Wednesday, September 10: There is an air of anticipation in the air this morning and not a little nervous excitement. Today is the day we will find out whether the long hours in the training hall will bring success at the World Championships. We are assured of two medals but will they be gold and will Rob and Jane add to our total?
It feels a bit cooler outside as we head over to the hall after breakfast. Physio Jill was up early this morning to help Jane and Rob prepare for their quarter finals. The first matches start at 09.30 and the atmosphere is already building as teams and supporters noisily cheer on their players. The German team in their bright green are out in force to support two of their players but there is no sign yet of the bright yellow Aussie kangaroo – perhaps he has taken the day off to go sightseeing in Beijing.
Our first match is at 10.10. Jane is taking on the world number two and reigning world champion from China, Qian Li – a formidable challenge but Jane has been so focused and determined since she arrived here and we know she will give it everything.
The Aussie kangaroo has arrived and is sitting in front of one of our flags – it would be nice to think he is supporting GB now but he is actually just looking for the best position from which to watch the Aussie player Melissa Tapper taking on Yang from China.
Jane’s match is underway; Li clearly means business and races through the first set 11-3. Jane rallies and takes the lead in the second but it is short-lived and Li asserts herself and takes the second 11-6 and the third 11-2. So Jane’s singles challenge is over but she can be very proud of the way she’s played and will be back with Sara tomorrow in the team competition.
It is now time for Will’s semi-final and Rob’s quarter-final. It is hard to know where to look – both matches mean so much. Will makes a great start against Popov, the giant Ukrainian who beat him in the European final last year, and takes the first set 11-7. Rob also takes the first set against Lima – so far so good.
Will is playing really cleverly against Popov, playing the ball short and without much pace so that the world number three doesn’t have the opportunity to unleash the powerful shots that are such a major part of his game. At 10-6 it is looking good but when Popov pulls it back to 10-8 Gorazd calls a time out for Will. It proves to be well-timed and Will takes the next point and the set 11-8.
Meanwhile Rob is engaged in a great battle with Lima for the second set and the Brazilian takes it 14-12 to level the match.
In the third set Will recovers from 0-5 to reach 10-8 and has two match points. We hold our breath as Popov serves – it hits the net and trickles over but his next serve forces an error from Will. Popov saves the second match point but Will has another at 11-10. The tension mounts as the umpire gets up to wipe the table and Popov levels at 11-11 then saves another match point at 11-12 before taking the set 14-12. Will walks back to Gorazd and we hope that the loss of four match points will not prey on his mind.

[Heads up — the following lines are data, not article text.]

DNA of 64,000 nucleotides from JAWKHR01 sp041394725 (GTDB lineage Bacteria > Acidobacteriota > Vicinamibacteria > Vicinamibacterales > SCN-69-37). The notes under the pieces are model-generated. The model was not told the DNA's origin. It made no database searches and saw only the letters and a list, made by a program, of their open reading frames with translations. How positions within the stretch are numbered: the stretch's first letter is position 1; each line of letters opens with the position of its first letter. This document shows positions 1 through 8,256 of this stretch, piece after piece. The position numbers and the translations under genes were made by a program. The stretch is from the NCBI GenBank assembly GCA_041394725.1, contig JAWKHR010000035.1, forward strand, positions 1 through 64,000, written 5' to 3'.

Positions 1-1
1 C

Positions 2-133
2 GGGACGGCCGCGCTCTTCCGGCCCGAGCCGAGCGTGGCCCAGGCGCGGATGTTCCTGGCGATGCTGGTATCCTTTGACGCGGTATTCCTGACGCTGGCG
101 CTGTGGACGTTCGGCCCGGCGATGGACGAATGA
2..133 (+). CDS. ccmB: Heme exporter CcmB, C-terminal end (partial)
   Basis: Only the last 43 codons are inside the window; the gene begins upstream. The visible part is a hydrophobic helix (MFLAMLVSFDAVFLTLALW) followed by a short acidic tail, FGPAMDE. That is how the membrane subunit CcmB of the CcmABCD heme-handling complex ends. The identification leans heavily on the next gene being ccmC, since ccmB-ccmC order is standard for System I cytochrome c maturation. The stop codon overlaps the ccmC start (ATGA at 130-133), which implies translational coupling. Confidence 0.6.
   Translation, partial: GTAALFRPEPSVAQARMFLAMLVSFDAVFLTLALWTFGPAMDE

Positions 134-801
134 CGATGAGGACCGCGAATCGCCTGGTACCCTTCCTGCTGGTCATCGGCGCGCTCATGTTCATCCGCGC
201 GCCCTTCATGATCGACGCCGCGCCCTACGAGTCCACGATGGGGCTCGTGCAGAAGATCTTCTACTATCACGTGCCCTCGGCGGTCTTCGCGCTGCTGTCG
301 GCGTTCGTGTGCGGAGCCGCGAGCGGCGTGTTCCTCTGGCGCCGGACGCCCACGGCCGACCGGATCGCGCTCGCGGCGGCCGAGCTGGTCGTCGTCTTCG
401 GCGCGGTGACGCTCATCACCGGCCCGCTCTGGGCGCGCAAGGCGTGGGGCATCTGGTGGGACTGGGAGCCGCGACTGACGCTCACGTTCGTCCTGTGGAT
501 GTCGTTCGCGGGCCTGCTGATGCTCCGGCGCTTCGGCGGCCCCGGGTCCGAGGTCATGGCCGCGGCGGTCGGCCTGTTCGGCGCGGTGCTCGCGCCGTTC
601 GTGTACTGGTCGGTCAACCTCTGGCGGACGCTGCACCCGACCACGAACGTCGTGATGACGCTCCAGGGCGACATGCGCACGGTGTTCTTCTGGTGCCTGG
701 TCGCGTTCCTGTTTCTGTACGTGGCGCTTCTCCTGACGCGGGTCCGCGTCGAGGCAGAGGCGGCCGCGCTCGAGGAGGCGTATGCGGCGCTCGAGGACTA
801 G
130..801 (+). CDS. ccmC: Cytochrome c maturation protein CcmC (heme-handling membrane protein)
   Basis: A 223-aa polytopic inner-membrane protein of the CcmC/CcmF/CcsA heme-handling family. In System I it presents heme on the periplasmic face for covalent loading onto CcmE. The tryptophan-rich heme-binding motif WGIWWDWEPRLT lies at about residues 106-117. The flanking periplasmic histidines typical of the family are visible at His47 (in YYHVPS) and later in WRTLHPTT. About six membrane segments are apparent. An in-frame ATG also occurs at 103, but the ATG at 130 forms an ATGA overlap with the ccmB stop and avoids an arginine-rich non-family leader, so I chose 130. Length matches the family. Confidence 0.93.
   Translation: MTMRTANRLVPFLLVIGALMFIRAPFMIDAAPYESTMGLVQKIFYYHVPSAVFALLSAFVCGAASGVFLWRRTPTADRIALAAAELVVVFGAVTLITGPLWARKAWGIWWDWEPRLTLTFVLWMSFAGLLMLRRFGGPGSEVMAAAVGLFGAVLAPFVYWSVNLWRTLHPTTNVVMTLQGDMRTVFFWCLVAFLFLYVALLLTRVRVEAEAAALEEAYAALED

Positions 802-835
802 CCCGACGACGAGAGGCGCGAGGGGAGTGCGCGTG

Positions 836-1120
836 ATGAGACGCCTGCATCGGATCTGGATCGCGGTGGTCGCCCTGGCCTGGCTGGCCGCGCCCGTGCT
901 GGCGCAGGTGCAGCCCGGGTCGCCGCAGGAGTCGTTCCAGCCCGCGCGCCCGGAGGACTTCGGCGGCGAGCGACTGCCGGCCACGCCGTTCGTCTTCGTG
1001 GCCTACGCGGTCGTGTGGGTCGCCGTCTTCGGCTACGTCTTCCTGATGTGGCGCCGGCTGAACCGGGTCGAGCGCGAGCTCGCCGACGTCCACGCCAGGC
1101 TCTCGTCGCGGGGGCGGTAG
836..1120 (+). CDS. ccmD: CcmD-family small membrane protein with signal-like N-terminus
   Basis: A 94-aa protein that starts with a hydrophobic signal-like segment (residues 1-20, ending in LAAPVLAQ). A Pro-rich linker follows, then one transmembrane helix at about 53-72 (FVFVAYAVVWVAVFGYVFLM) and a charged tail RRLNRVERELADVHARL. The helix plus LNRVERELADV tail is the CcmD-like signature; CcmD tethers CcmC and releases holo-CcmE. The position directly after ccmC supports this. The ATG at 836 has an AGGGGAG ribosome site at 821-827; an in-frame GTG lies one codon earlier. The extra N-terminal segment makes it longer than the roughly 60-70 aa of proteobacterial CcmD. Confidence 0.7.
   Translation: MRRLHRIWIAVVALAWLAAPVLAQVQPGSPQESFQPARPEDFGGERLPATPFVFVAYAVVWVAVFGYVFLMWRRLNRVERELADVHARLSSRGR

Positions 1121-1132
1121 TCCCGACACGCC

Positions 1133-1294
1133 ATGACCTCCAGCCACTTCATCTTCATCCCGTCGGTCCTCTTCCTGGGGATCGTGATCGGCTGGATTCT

Thankfully Rob takes the third set against Lima 11-8 to calm our nerves a little but when Will goes 3-7 down in the fourth set we worry that he may have missed his chance. But in typical Bayley fashion he comes storming back to level at 7-7 then take the lead for the first time at 8-7. However, Popov is also a determined competitor and he moves to 10-8 with two points to take it into a fifth. Will holds his nerve and at 11-10 he has a fifth match point. Can he do it this time? YES!!! He roars in triumph and races to embrace Gorazd as we jump to our feet to applaud him. He’s into the final and a glance at the next door table tells us that Nikolenko and Montanus are locked at 2-2 in the other semi-final.
We quickly turn our attention back to Rob who having been 3-4 down in the fourth has taken control and he shouts with celebration as he takes the set 11-7 and completes a 3-1 win. He’s assured of a medal now but that won’t be on his mind as he only wants gold.
Now it’s Sue’s turn and when she loses the first two sets against her old rival Peric-Rankovic we fear that this is not going to be the day that she finally beats the Serbian world number one. However, Sue takes the early lead in the third set and wins it 11-4 and then goes 3-0 up in the fourth. Peric levels at 3-3 and then has match point at 10-9. Sue saves it and goes on to win the set 12-10 and level the match.
Sue has been here so many times before against Peric but in the fifth set it is the Serbian who shows signs of nerves with a number of errors and with Sue at match point Peric nets and we all leap to our feet again to applaud an ecstatic Sue who can hardly believe that after nearly ten years she has finally beaten her nemesis.